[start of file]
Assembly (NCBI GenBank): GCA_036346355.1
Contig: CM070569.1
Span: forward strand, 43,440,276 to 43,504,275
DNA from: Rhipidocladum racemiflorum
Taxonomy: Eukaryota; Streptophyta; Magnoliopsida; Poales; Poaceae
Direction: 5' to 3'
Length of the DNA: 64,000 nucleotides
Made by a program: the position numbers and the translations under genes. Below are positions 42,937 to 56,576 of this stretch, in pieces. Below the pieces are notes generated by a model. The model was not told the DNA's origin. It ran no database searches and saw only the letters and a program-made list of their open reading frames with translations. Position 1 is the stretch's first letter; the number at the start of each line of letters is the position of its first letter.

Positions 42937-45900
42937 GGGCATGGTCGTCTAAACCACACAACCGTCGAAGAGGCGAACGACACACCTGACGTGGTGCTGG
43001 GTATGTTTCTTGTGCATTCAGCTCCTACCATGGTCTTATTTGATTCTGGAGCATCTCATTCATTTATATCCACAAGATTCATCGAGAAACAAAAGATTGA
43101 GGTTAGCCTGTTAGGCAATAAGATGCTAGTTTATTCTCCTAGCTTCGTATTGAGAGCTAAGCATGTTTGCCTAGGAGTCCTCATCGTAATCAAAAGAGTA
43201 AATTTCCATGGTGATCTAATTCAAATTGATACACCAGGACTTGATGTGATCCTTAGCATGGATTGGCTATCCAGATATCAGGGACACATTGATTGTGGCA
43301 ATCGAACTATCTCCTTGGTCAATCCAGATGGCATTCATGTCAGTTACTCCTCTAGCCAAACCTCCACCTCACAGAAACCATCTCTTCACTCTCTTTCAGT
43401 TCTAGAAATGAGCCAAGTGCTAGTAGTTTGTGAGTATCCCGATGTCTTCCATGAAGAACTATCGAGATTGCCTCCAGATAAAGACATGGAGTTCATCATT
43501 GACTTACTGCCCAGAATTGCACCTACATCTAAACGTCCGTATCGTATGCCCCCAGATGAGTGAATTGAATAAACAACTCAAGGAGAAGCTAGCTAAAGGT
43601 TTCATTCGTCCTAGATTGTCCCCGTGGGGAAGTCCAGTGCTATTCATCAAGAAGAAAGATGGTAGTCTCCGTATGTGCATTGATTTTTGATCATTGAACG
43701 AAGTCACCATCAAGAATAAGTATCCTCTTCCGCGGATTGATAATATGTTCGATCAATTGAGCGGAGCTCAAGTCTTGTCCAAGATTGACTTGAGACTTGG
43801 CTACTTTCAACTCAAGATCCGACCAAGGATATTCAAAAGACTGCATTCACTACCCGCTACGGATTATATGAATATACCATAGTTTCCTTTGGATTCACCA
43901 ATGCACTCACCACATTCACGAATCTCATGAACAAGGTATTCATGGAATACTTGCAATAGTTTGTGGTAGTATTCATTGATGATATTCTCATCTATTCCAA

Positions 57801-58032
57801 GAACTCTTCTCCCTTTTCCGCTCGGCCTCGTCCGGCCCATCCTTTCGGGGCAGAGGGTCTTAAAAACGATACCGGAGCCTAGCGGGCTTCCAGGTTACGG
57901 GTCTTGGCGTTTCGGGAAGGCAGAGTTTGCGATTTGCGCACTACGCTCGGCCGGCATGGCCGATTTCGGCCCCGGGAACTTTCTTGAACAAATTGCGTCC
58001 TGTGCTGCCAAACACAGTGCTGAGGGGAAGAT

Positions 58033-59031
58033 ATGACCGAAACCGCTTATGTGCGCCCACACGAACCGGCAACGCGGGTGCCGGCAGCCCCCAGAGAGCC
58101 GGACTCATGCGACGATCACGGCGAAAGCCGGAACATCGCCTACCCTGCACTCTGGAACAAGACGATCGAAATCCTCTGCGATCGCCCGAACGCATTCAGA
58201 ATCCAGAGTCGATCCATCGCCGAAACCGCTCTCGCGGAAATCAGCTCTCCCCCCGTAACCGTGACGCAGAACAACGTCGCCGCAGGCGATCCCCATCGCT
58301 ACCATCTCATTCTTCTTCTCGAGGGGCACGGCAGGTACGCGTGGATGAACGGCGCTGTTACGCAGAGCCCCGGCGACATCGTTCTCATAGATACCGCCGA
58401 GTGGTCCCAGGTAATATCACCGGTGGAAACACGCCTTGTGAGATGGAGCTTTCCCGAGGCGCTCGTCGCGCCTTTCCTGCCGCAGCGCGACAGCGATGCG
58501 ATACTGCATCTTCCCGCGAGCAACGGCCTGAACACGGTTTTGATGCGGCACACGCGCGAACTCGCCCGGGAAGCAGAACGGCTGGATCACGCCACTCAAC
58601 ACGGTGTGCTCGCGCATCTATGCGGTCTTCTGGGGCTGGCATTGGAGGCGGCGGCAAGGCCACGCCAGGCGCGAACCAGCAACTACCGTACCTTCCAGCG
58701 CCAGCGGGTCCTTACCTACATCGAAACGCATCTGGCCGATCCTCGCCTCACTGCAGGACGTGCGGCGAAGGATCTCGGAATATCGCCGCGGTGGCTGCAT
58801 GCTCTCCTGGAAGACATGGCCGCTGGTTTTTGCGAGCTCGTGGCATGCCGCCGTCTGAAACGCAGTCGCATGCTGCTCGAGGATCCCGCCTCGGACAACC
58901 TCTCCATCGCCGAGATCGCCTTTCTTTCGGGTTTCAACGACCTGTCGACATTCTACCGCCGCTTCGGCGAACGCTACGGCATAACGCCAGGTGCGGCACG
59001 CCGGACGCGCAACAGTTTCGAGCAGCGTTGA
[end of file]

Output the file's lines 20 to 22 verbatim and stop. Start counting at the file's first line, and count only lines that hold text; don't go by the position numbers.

43901 ATGCACTCACCACATTCACGAATCTCATGAACAAGGTATTCATGGAATACTTGCAATAGTTTGTGGTAGTATTCATTGATGATATTCTCATCTATTCCAA

Positions 57801-58032
57801 GAACTCTTCTCCCTTTTCCGCTCGGCCTCGTCCGGCCCATCCTTTCGGGGCAGAGGGTCTTAAAAACGATACCGGAGCCTAGCGGGCTTCCAGGTTACGG